vegetables that consumers have grown to love. Just this March, Duda Farm Fresh Foods—which invests 2 percent of its annual budget in research and development—added six more patents to its celery varietals. Their impressive
mandarin to the United States. He named them “Delite” and launched the easy peel industry that was to follow. “There are many types of citrus, and as farmers, we are the innovators looking for new varieties to develop to bring
surpasses public sector funding. Between 2008 and 2013, public food and agricultural R&D declined by approximately 20 percent while private R&D funding increased by 64 percent. This includes investments in research, development and outreach of new varieties and technologies to mitigate animal and plant diseases, as well as increase productivity, sustainability and product quality. The agricultural technology boom is also playing a significant role in the surge of R&D funding. AgFunder reported that in 2017, investment in agtech startups reached $10.1 billion—a 29 percent year-over-year increase. To support farmers’ efforts in innovating new fresh produce varieties, agtech start-up companies are developing technology to assist in everything from planning and optimization to automation and irrigation management. In fact, Hazel Technologies, a resident of the Western Growers Center for Innovation & Technology and winner of the 2017 AgSharks™ Competition, has developed sachets that can be placed in boxes of fresh produce to extend shelf life. Hazel’s sachets time-release active ingredients into the storage atmosphere of commercially-packed produce, biochemically fighting spoilage by slowing the aging process and proliferation of disease. As investment in R&D continues to soar, new innovations, such as Hazel’s spoilage-fighting inserts, are game changers for the industry. It can open doors for new fresh produce varieties to flourish and perhaps become the star menu items at local restaurants.
to the marketplace for the consumer to enjoy,” said Heather Mulholland, fourth- generation farmer and chief operating officer at Mulholland Citrus. By the same token, broccolini—a broccoli-Chinese kale
hybrid—graced our plates more than 20 years ago through the successful partnership between Mann Packing (which was recently acquired by Dole) and Sakata Seed. Broccolini, which has smaller florets and a longer, thinner stalk than broccoli, was developed by Sakata Seed’s plant breeders and successfully brought to the American market by Mann Packing. Today, the popularity of broccolini is rising and more restaurants ranging from fast casual to fine dining are using it in haute side dishes. With changing diets, a rising world population and an increase in the global demand for food, the list of companies who are dedicated to prioritizing R&D continues to grow. The U.S. Department of Agriculture reported that private sector funding in food and agricultural R&D has risen rapidly over the last decade and now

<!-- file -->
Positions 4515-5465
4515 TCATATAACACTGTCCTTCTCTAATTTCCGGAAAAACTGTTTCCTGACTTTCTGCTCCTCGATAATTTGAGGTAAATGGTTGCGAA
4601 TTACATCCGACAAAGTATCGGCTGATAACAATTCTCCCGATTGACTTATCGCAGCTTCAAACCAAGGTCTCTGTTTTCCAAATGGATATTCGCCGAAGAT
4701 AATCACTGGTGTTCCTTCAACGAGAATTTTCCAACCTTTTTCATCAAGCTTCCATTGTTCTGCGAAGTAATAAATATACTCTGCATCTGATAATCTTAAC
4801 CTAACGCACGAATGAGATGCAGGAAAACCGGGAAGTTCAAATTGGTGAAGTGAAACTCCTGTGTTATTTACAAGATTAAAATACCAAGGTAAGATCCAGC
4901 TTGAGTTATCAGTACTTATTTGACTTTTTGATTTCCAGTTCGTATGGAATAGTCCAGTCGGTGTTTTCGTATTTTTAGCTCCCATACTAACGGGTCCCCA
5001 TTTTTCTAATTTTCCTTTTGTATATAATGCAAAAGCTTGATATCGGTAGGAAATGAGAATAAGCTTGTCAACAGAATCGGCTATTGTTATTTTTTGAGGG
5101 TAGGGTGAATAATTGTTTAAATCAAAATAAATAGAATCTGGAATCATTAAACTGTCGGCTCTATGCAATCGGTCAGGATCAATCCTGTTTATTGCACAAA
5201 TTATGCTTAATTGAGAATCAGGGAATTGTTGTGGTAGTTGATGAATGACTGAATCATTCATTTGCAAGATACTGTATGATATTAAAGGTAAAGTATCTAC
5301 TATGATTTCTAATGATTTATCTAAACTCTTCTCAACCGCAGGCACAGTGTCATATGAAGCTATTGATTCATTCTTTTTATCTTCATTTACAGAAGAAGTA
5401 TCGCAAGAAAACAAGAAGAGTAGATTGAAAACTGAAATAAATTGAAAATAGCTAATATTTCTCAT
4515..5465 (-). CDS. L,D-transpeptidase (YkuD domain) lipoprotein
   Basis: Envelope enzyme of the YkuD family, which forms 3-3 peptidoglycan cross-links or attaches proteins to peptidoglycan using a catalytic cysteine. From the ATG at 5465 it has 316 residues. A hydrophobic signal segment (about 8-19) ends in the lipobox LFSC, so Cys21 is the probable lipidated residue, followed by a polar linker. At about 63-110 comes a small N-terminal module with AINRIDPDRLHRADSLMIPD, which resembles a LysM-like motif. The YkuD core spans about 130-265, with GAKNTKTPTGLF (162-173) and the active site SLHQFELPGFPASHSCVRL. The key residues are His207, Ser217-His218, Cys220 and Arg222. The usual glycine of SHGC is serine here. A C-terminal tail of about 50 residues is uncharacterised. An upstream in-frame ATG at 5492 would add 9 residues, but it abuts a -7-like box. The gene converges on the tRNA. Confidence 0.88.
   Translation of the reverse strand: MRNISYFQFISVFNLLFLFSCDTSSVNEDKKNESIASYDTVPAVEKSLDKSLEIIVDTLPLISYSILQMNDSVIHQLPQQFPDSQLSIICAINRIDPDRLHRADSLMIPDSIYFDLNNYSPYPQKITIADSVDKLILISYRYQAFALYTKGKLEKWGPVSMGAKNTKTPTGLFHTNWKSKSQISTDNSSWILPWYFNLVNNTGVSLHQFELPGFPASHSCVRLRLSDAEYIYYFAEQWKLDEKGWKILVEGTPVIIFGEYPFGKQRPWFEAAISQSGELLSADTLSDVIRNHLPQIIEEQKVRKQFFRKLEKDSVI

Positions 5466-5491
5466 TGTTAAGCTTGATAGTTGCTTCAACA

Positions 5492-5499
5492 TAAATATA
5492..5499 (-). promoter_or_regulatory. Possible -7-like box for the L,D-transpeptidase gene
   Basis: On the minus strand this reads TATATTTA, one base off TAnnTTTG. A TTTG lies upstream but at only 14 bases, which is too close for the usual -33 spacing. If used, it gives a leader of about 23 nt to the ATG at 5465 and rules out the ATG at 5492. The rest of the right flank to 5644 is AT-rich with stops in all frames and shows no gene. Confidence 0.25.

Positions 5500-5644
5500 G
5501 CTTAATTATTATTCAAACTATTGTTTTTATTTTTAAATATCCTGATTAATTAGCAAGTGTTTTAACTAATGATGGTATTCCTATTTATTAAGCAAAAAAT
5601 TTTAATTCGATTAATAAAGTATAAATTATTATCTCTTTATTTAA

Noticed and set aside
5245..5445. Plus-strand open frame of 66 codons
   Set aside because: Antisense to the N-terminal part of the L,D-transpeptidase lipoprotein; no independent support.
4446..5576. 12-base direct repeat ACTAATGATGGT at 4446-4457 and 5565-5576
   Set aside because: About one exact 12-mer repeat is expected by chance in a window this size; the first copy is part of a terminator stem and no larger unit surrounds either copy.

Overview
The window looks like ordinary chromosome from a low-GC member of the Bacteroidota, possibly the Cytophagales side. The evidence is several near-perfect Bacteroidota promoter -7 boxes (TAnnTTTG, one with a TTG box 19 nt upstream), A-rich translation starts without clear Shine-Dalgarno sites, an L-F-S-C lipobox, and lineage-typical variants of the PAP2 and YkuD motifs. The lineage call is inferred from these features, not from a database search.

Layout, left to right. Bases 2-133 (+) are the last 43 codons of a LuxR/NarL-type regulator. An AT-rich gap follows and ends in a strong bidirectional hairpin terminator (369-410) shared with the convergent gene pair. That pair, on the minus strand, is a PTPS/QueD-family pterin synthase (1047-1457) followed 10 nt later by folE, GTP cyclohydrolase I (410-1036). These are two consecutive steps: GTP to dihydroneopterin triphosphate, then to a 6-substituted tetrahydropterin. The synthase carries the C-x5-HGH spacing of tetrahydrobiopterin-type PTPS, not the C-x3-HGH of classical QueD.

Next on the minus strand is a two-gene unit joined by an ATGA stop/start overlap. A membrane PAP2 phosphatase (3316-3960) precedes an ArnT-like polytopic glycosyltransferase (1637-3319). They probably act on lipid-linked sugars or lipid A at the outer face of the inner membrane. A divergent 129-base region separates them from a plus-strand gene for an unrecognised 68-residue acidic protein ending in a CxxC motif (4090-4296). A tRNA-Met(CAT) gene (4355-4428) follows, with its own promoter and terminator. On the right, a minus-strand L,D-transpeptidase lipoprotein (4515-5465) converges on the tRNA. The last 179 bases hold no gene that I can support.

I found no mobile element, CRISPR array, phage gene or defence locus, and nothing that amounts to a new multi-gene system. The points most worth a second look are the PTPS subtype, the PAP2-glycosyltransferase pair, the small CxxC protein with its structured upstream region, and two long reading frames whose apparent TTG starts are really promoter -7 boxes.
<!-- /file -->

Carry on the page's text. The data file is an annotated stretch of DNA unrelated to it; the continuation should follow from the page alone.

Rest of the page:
Duda Farm Fresh Foods’ Red Celery is grown from an heirloom seed variety that Duda’s researchers developed for nearly 20 years.
celery R&D program has resulted in 33 patents that contribute to enhancing the flavor and quality of celery grown in their fields. The addition of these new patents will allow for the development of new celery varieties and flavor profiles that are sweeter, crisper and have less strings. “Duda has been innovating for 92 years, as we recognize that we have to be innovative to survive and thrive,” said Sammy Duda, senior vice president of national operations for Duda Farm Fresh Foods. “With our continuing investments in R&D around flavor, taste, texture and convenience, we aim to improve the eating experience of our consumers while improving the sustainable production practices that are essential in today’s environment. We are excited about our investments and the new products the investments will allow us to introduce.” In addition to creating new and improved varieties, farmers are also growing their commitment to R&D by expanding the market and offering new commodities to consumers. Mulholland Citrus, which today specializes in easy-peel mandarins, was the first to propagate, grow and market the W. Murcott variety in the early 1990s. While traveling halfway around the world, in Morocco, Tom Muholland of Mulholland Citrus came across a species of citrus not available anywhere in the United States: the seedless W. Murcott mandarin. Mulholland Citrus then became the first American company to bring the
Driscoll’s R&D team of “Joy Makers” use science, sense and imagination to create newer, better berry varieties.
14 Western Grower & Shipper | www.wga.com NOVEMBER | DECEMBER 2018
Made with FlippingBook Annual report